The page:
Chelsea could make a move to ditch Jose Mourinho if he doesn't turn things around at Stamford Bridge in the next two games - and replace him with Carlo Ancelotti.
Mourinho has overseen six defeats in Chelsea's first 11 Premier League games of the season to leave them in 15th place, 14 points off league leaders Manchester City and Arsenal, after the 3-1 defeat against Liverpool yesterday.
The Special One is now facing a fight to keep his job less than six months after guiding the club to their first title since 2011 - won under Ancelotti.
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According to ESPN, Mourinho will be out of the job if he doesn't guide Chelsea to victories in the Champions League against Dynamo Kiev, and in the Premier League against Stoke. The club's board had previously given Mourinho a vote of confidence but ESPN claims that extends only up to the international break, and if results haven't improved before then he will be out on his ear.
Ancelotti is the most likely replacement having been let go by Real Madrid over the summer. The Italian, who also guided Chelsea to the FA Cup during his time at Stamford Bridge, is believed to be keen on a return, even if it was only on a temporary basis to start with.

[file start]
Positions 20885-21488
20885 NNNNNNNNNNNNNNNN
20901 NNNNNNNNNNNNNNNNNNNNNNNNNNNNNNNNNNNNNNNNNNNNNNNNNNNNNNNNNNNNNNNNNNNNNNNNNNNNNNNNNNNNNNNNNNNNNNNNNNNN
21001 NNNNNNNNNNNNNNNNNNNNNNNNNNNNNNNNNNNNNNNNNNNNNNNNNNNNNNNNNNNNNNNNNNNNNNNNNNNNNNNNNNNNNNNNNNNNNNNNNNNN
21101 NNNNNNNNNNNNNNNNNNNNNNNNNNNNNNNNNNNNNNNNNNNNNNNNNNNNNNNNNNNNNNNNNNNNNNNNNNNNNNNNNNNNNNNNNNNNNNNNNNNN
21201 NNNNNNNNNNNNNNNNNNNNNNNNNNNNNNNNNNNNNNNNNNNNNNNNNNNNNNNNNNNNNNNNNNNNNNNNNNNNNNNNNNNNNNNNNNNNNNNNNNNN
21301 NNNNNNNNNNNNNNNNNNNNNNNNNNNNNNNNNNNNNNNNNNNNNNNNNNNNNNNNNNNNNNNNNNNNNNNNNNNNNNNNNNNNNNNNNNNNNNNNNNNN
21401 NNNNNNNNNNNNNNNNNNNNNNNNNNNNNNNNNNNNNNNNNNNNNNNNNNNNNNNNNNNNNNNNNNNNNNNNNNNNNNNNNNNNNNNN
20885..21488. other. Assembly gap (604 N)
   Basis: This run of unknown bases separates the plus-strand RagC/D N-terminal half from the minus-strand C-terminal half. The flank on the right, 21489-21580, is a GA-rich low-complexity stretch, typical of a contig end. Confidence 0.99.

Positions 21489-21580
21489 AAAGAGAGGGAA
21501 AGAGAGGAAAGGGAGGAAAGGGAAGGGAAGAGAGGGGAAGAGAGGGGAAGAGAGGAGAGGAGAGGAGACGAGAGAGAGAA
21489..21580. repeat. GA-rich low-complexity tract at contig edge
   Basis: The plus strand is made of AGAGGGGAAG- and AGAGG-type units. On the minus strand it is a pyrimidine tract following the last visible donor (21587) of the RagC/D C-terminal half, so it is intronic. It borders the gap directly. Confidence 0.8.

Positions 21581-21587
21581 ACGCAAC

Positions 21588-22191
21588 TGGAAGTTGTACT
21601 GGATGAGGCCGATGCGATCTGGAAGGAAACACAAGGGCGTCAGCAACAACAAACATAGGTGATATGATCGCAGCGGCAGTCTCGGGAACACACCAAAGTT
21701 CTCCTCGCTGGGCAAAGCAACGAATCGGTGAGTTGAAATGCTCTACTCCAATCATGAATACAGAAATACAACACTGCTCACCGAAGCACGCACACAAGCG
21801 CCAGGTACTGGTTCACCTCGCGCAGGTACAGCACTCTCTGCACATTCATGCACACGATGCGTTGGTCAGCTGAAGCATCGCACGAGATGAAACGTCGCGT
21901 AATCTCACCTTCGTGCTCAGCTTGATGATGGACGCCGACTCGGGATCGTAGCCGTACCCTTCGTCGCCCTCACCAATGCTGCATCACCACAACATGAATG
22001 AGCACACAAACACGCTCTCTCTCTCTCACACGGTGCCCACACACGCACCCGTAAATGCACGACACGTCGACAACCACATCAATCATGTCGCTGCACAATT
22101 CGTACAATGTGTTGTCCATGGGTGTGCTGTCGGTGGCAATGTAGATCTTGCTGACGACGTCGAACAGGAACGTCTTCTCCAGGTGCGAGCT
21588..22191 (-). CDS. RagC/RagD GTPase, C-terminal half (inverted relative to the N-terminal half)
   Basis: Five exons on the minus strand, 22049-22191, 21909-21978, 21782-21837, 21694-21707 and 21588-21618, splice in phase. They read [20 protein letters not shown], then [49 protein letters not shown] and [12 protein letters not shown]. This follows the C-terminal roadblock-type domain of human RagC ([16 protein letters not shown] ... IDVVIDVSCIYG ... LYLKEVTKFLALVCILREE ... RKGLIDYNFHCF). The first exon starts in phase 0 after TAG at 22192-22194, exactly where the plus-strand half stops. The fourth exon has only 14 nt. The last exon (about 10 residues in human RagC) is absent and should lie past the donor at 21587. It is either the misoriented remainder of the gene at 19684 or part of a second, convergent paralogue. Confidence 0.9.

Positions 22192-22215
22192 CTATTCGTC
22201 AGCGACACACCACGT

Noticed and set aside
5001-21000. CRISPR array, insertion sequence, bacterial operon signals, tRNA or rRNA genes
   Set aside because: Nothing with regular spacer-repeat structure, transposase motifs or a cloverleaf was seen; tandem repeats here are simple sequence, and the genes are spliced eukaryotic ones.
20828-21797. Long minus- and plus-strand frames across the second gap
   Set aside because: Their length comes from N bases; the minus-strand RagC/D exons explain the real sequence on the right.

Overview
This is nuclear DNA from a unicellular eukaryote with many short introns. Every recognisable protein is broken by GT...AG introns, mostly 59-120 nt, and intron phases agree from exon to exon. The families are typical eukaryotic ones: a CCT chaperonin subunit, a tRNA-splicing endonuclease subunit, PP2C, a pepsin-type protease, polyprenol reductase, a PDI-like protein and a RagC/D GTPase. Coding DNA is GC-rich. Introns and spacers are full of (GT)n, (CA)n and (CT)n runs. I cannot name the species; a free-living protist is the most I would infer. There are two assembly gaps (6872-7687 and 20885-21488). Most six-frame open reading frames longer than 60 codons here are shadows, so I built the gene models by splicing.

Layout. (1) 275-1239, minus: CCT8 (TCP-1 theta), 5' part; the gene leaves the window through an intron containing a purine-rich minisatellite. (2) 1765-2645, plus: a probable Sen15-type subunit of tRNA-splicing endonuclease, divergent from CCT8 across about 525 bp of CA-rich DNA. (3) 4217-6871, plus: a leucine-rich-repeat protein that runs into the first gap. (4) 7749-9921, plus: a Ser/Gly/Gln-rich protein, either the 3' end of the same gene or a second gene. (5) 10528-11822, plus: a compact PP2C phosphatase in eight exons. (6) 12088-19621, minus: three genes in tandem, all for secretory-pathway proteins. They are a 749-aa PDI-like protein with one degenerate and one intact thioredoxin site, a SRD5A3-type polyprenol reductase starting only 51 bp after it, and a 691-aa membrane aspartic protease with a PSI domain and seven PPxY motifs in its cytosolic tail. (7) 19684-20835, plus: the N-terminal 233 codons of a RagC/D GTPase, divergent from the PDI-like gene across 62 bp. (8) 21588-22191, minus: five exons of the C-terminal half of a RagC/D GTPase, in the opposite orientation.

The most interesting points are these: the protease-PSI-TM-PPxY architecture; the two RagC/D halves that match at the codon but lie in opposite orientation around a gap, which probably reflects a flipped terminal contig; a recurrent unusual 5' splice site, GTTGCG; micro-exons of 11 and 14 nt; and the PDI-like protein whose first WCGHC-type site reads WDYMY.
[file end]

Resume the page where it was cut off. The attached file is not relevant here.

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ESPN say that the international break is viewed amongst the Chelsea board as the ideal place to change managers should it be deemed necessary because it would give Ancelotti time to get used to his new surroundings and meet his players before the action resumes.
Direct contact between Chelsea and Ancelotti hasn't been established as yet, but talks have been held between intermediaries.
Mourinho, who refused to answer questions put to him by BT Sport after the defeat against Liverpool, has spoken to Chelsea's in-house TV station, telling them he couldn't fault his player's efforts despite the scoreline.
He said: "There are things that are out of our hands. The players tried. You could feel, and not just because we scored in the first couple of minutes, the attitude, desire," he said. "It was 50-50 despite the fact we were winning 1-0.
"There were two minutes of added time [in the first half] and we conceded the goal after two minutes and 35 seconds. What happened in the second half was a consequence of crucial moments, moments that the stadium saw, and more than just see it, the players felt it. From then, what happened was just a consequence."